For UK readers of our blog, if you pass any of these places you might even see some for yourself: The River Thames at Marlow, near the River Itchen in Hampshire, and the River Tees near Stockton on Tees. There is also a colony of black swans in Dawlish, Devon that has become so well associated with the town that the bird has been the town’s emblem for forty years! Between 2003-2004, it was estimated that there were 43 feral black swans in the UK.


Greylag Goose (Anser anser)

Click to zoom in

New Zealand Status: Introduced
Also Known As: Feral goose, domestic goose, kuihi, graylag goose, wild goose
Fun Fact: The greylag goose was one of the first animals to be domesticated in the world. This happened at least 3000 years ago in Ancient Egypt. The greylag geese seen in the wild throughout New Zealand probably originated from stray farmyard geese.


A Few Final Faces

Click to zoom in


It goes to show that you don’t have to wander too far off the beaten track to see some interesting species! There were many more that we didn’t get the chance to photograph, so a return visit is in order.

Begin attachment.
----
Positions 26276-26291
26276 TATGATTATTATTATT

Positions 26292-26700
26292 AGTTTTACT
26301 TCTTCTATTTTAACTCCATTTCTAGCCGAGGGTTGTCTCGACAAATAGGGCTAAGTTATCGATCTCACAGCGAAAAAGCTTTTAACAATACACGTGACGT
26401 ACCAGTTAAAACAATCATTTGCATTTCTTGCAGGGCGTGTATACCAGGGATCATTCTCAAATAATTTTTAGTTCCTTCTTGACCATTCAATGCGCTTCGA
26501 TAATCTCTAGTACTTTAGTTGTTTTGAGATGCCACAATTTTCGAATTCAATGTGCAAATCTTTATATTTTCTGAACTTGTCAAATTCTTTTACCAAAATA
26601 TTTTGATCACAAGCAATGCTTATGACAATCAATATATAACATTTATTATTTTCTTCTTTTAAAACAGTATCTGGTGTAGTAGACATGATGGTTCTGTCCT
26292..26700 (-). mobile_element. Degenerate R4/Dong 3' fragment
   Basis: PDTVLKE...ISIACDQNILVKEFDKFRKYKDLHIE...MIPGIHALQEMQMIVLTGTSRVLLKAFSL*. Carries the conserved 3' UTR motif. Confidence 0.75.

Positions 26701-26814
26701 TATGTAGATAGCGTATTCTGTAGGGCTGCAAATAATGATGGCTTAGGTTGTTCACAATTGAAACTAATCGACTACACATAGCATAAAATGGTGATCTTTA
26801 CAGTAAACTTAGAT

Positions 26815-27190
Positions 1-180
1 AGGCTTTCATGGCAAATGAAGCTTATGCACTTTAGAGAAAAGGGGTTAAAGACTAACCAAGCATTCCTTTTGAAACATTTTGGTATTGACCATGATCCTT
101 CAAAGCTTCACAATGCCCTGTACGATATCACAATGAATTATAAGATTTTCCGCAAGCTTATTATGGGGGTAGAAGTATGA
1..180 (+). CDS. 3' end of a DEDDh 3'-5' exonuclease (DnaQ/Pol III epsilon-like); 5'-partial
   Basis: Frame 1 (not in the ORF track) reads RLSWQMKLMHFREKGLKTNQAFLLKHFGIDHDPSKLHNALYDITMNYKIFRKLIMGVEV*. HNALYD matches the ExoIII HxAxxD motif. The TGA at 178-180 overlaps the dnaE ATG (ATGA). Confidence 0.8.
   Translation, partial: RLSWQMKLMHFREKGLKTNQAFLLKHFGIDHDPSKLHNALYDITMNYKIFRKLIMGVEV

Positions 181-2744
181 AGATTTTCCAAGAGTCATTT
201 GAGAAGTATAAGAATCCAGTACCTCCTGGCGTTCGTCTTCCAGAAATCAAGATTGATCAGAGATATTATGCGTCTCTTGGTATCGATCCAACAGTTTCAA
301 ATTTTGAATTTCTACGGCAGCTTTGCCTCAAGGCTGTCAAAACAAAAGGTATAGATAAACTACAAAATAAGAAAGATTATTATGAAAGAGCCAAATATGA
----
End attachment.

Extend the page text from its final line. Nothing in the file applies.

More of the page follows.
References and Further Reading

New Zealand Birds Online – http://nzbirdsonline.org.nz/
(Retrieved 26 January, 2018)

Visit Whanganui Website – Virginia Lake Whanganui: One of Whanganui’s Premier Parks – http://www.visitwhanganui.nz/virginia-lake-whanganui/
(Retrieved 26 January, 2018)

Visit Whanganui Website – Walk Around Virginia Lake by Deb Alexander – http://www.visitwhanganui.nz/take-walk-virginia-lake/
(Retrieved 26 January, 2018)

Whanganui District Council – Virginia Lake Reserve Management Plan – Vision, Objectives and Policies (PDF Document, November 2009) – http://www.whanganui.govt.nz/our-council/publications/plans/Documents/VirginiaLakeReserveManagementPlan.pdf

7 Comments Add yours

  1. Graham says:

    You learn something new every day! I assumed the coot was a European import…I shall have to see what makes them different. I love the idea of self-introduction…especially when you think that we humans “discovered” New Zealand…I suspect not somehow…😄